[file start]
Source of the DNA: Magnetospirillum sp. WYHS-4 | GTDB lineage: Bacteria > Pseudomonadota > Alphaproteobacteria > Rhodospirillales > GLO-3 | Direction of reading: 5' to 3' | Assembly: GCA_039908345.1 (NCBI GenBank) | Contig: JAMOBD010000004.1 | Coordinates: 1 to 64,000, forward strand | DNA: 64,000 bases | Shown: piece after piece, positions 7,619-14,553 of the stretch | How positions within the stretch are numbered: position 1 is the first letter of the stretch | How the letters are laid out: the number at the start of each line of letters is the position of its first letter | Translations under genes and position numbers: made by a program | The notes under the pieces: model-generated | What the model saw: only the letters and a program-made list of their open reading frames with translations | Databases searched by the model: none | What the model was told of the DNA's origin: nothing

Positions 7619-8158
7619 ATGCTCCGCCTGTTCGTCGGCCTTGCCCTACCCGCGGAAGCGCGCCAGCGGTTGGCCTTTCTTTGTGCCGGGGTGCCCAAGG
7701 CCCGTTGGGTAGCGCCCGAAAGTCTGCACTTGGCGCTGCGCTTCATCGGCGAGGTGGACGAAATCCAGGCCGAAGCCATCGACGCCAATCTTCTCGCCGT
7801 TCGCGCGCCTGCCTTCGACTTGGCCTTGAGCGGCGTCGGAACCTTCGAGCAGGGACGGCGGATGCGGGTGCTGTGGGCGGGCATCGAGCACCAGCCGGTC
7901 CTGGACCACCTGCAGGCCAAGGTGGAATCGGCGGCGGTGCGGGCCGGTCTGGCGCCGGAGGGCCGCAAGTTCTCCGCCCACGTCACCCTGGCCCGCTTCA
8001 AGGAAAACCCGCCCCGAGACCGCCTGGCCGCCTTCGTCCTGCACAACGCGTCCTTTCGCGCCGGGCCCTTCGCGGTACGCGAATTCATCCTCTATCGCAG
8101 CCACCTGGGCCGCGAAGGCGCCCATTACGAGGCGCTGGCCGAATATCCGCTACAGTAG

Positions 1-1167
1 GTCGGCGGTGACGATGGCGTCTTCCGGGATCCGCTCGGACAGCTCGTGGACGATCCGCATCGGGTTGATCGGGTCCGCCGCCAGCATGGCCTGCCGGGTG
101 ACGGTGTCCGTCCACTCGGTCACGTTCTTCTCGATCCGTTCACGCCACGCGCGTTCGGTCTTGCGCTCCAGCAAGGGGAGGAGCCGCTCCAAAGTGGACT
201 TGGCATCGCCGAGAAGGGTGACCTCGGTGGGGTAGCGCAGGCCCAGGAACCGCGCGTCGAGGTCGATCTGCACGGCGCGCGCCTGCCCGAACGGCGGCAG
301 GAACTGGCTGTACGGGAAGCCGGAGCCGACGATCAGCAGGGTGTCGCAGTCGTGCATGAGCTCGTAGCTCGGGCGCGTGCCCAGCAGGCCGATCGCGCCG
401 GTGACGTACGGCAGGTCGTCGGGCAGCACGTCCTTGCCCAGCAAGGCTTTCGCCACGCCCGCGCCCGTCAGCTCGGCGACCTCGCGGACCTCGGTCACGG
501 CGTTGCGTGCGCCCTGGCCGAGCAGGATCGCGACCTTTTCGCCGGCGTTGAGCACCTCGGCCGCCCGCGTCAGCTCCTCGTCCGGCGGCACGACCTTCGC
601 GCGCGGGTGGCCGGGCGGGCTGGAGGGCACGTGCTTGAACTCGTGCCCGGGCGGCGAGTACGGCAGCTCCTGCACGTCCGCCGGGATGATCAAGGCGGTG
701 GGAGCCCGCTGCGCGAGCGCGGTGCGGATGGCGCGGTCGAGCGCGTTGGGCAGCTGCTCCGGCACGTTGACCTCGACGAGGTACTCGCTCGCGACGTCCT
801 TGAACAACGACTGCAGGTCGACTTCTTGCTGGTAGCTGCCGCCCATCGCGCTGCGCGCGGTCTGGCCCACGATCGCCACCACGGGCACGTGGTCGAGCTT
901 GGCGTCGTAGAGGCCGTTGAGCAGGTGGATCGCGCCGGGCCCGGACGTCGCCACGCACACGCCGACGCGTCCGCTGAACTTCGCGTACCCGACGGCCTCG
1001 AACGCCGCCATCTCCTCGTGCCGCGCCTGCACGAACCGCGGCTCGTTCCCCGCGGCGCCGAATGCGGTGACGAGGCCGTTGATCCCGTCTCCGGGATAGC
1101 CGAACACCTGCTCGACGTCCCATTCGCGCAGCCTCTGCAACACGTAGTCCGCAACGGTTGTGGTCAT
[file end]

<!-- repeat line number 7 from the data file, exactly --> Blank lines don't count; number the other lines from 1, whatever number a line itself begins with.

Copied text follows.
8001 AGGAAAACCCGCCCCGAGACCGCCTGGCCGCCTTCGTCCTGCACAACGCGTCCTTTCGCGCCGGGCCCTTCGCGGTACGCGAATTCATCCTCTATCGCAG